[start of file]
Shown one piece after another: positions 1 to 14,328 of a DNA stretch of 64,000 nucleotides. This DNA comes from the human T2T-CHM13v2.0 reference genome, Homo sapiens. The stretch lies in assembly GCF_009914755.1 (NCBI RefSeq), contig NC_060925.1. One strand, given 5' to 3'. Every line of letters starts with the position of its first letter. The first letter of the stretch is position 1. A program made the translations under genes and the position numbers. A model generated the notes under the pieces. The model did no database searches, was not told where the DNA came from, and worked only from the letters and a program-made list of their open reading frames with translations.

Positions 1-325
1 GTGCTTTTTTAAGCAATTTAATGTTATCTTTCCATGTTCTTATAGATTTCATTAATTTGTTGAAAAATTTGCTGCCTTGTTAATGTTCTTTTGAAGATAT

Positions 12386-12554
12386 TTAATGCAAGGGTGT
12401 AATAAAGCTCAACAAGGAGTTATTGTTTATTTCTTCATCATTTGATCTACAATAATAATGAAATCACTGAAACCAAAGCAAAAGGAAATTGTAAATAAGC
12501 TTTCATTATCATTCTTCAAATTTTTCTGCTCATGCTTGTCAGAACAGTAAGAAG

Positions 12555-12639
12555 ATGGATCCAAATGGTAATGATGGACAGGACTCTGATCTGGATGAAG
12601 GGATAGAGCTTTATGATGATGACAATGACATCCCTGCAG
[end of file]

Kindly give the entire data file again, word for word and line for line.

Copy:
Shown one piece after another: positions 1 to 14,328 of a DNA stretch of 64,000 nucleotides. This DNA comes from the human T2T-CHM13v2.0 reference genome, Homo sapiens. The stretch lies in assembly GCF_009914755.1 (NCBI RefSeq), contig NC_060925.1. One strand, given 5' to 3'. Every line of letters starts with the position of its first letter. The first letter of the stretch is position 1. A program made the translations under genes and the position numbers. A model generated the notes under the pieces. The model did no database searches, was not told where the DNA came from, and worked only from the letters and a program-made list of their open reading frames with translations.

Positions 1-325
1 GTGCTTTTTTAAGCAATTTAATGTTATCTTTCCATGTTCTTATAGATTTCATTAATTTGTTGAAAAATTTGCTGCCTTGTTAATGTTCTTTTGAAGATAT

Positions 12386-12554
12386 TTAATGCAAGGGTGT
12401 AATAAAGCTCAACAAGGAGTTATTGTTTATTTCTTCATCATTTGATCTACAATAATAATGAAATCACTGAAACCAAAGCAAAAGGAAATTGTAAATAAGC
12501 TTTCATTATCATTCTTCAAATTTTTCTGCTCATGCTTGTCAGAACAGTAAGAAG

Positions 12555-12639
12555 ATGGATCCAAATGGTAATGATGGACAGGACTCTGATCTGGATGAAG
12601 GGATAGAGCTTTATGATGATGACAATGACATCCCTGCAG